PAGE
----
This essay reflects on the longevity of The X-Files phenomenon through the lens, primarily, of gender. The common interpretation of the two agents' roles as reversing traditional male/female stereotypes--Scully, the female, is rational, while the male Mulder is imaginative--has never seemed particularly right to me, especially when one throws Scully's Catholicism into the mix. Rather, it seems that, throughout the series, two belief systems come into conflict; while Mulder's appears privileged because of his gender, the show subtly critiques that privilege through its portrayal of Scully's Catholicism.(I suppose this essay is, in a way, an attempt to figure out what's been bugging me about this show all these years.)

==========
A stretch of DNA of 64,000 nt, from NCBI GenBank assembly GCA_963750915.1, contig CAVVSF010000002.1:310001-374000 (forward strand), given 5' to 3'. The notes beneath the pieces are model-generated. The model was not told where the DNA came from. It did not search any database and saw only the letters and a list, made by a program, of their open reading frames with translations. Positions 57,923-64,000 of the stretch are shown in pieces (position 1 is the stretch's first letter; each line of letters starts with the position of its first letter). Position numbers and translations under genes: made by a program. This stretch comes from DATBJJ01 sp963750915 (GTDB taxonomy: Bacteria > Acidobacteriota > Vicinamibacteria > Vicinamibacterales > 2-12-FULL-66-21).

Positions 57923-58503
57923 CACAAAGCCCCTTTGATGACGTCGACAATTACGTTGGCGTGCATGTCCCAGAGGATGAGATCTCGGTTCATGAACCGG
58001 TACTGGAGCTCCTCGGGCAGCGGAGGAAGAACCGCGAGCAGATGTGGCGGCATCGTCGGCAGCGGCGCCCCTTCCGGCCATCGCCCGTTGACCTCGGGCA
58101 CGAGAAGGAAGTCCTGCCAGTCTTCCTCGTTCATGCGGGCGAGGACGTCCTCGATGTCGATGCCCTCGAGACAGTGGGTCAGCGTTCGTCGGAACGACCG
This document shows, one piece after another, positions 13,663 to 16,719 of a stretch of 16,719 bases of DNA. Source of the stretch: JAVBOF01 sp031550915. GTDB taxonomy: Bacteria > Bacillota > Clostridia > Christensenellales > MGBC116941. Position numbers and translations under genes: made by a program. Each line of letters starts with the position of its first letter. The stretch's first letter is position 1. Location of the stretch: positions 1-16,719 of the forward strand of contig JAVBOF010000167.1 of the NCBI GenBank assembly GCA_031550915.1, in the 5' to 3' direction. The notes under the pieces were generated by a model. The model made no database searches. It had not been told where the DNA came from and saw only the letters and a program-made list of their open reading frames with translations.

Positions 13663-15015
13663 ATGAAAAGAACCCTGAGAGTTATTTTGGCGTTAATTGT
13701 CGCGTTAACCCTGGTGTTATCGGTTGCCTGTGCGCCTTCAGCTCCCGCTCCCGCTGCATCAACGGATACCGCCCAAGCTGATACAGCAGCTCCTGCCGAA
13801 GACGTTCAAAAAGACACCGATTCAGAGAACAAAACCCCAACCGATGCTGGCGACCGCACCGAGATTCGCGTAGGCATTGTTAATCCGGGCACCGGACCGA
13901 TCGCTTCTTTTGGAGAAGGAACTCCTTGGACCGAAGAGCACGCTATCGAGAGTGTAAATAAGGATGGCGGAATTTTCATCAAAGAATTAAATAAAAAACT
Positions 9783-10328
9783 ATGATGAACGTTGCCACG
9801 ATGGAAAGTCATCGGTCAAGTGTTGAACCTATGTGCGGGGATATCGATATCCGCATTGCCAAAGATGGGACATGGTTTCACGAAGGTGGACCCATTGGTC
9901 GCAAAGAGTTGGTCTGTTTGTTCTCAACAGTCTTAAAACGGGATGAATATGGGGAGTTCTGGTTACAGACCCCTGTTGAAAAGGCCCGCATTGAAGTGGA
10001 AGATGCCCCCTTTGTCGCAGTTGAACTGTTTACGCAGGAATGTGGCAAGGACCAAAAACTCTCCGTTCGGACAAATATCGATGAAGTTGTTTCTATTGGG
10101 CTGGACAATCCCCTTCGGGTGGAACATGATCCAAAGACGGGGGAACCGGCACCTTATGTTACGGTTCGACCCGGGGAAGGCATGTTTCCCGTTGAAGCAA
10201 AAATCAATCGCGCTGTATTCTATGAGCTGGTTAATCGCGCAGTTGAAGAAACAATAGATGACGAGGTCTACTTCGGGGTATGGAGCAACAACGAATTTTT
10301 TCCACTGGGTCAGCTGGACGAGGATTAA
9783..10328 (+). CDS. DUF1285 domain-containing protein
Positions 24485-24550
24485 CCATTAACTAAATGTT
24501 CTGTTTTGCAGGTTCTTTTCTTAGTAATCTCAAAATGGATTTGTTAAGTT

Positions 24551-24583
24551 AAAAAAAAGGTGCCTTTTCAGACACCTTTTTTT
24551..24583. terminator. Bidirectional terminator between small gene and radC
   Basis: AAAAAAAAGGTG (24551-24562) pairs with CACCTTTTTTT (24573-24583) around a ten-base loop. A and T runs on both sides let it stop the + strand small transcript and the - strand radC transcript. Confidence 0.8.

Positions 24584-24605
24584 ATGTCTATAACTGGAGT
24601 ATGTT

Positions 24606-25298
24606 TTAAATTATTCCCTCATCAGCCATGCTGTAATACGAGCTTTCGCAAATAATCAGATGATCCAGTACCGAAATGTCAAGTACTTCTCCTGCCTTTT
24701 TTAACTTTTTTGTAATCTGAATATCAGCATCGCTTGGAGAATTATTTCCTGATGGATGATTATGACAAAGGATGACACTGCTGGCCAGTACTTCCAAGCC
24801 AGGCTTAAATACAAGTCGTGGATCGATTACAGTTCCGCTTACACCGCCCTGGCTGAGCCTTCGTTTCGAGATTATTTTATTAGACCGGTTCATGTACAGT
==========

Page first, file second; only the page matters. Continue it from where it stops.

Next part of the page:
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"Scully and Me: Or, The X-Files, Revisited,"
Harlot: A Revealing Look at the Arts of Persuasion: